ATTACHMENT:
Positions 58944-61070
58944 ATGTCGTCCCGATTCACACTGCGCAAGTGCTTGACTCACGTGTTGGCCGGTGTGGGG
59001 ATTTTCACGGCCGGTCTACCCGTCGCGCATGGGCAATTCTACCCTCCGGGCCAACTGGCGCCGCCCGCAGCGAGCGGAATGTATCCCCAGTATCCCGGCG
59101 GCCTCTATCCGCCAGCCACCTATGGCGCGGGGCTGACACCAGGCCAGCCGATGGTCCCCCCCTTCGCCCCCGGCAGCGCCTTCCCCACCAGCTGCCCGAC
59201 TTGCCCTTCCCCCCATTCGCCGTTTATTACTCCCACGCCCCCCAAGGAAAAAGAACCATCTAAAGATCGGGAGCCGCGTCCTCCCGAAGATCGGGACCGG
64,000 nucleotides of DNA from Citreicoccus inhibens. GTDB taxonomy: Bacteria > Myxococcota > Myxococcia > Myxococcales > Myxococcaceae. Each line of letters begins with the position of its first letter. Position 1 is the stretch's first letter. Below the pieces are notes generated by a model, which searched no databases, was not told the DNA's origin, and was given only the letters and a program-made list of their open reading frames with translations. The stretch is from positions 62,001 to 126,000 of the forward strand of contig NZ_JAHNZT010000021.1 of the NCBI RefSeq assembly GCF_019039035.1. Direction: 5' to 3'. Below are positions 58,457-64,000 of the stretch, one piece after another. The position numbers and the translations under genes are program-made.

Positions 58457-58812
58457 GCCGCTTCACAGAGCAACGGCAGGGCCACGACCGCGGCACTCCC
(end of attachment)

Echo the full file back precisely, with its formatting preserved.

Positions 58944-61070
58944 ATGTCGTCCCGATTCACACTGCGCAAGTGCTTGACTCACGTGTTGGCCGGTGTGGGG
59001 ATTTTCACGGCCGGTCTACCCGTCGCGCATGGGCAATTCTACCCTCCGGGCCAACTGGCGCCGCCCGCAGCGAGCGGAATGTATCCCCAGTATCCCGGCG
59101 GCCTCTATCCGCCAGCCACCTATGGCGCGGGGCTGACACCAGGCCAGCCGATGGTCCCCCCCTTCGCCCCCGGCAGCGCCTTCCCCACCAGCTGCCCGAC
59201 TTGCCCTTCCCCCCATTCGCCGTTTATTACTCCCACGCCCCCCAAGGAAAAAGAACCATCTAAAGATCGGGAGCCGCGTCCTCCCGAAGATCGGGACCGG
64,000 nucleotides of DNA from Citreicoccus inhibens. GTDB taxonomy: Bacteria > Myxococcota > Myxococcia > Myxococcales > Myxococcaceae. Each line of letters begins with the position of its first letter. Position 1 is the stretch's first letter. Below the pieces are notes generated by a model, which searched no databases, was not told the DNA's origin, and was given only the letters and a program-made list of their open reading frames with translations. The stretch is from positions 62,001 to 126,000 of the forward strand of contig NZ_JAHNZT010000021.1 of the NCBI RefSeq assembly GCF_019039035.1. Direction: 5' to 3'. Below are positions 58,457-64,000 of the stretch, one piece after another. The position numbers and the translations under genes are program-made.

Positions 58457-58812
58457 GCCGCTTCACAGAGCAACGGCAGGGCCACGACCGCGGCACTCCC